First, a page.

One of the mysteries of the English language finally explained.
1A small moon.
- ‘It's unlikely that moonlets this large were formed through gradual buildup of space material.’
- ‘Both were rocks, the outermost with two moonlets and a small cloud of large asteroids, the innermost with none.’
- ‘In 1856 the British astronomer James Clerk Maxwell refined that hypothesis, arriving at an interpretation more in keeping with the satellite pattern elsewhere evident in the solar system: not millions of rings but millions of moonlets.’
- ‘In fact, little moonlets may constantly form and be broken apart.’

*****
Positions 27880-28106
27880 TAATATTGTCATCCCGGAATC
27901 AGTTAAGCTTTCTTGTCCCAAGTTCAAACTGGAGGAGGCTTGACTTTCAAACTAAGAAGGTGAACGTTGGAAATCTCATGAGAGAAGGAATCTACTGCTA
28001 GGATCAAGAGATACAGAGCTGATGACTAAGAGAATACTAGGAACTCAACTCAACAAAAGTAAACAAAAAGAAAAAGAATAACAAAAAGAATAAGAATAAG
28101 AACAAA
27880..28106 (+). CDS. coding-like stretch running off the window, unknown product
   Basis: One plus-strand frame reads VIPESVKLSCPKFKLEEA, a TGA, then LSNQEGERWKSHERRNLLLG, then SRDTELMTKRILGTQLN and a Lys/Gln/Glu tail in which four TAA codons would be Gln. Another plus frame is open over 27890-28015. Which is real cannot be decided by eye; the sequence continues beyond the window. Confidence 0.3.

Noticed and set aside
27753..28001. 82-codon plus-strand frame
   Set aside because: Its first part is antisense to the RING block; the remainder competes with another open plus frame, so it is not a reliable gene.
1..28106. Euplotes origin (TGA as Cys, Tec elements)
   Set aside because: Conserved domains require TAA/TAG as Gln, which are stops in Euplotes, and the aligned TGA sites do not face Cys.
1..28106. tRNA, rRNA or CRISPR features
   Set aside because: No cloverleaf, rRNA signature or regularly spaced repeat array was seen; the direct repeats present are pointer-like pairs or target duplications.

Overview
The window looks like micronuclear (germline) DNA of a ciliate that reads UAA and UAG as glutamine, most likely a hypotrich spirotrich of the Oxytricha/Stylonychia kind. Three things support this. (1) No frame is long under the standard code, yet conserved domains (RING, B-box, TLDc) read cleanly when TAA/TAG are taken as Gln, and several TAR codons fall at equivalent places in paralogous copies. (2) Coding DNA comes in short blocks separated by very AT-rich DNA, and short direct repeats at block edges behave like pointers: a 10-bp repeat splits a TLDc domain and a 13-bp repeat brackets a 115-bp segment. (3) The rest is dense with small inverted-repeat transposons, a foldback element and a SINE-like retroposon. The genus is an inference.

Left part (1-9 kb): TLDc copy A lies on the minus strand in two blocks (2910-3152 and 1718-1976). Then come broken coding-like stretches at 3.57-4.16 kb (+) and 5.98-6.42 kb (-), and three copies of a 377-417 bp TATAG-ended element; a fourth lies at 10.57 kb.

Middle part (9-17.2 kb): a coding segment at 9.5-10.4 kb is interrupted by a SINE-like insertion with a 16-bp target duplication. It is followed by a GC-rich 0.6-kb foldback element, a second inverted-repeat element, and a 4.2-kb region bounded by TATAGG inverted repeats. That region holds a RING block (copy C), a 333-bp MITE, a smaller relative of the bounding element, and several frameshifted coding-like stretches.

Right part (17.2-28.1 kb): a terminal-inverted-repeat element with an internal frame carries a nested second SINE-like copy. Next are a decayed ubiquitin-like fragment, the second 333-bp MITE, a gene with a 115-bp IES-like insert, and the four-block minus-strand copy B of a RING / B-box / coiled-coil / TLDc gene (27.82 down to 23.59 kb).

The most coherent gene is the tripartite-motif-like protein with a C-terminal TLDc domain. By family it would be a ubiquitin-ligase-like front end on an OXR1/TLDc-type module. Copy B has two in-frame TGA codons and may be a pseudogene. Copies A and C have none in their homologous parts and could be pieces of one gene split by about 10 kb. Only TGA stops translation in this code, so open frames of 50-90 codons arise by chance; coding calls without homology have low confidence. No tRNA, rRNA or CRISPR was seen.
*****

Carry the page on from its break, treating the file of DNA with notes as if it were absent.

- ‘Essentially, rings are just thousands of tiny moonlets that orbit a planet and don't clump back into larger objects.’
- ‘‘The interiors of the tiny moonlets, which have been shielded from contamination by the continual collisions with each other, are the source of purer water ice,’ he said.’
- ‘The international team found signs of four such moonlets in one small segment of Saturn's brightest ring, called the A ring.’
- ‘The moonlets range from 32 km to just six kilometres in diameter, the team said in the British weekly, Nature.’
- ‘For instance, the new moonlet might be quite porous, like an orbiting icy rubble pile. Other moons near the outer edge of Saturn's rings - like Atlas, Prometheus and Pandora - are also porous.’
- 1.1 An artificial satellite.
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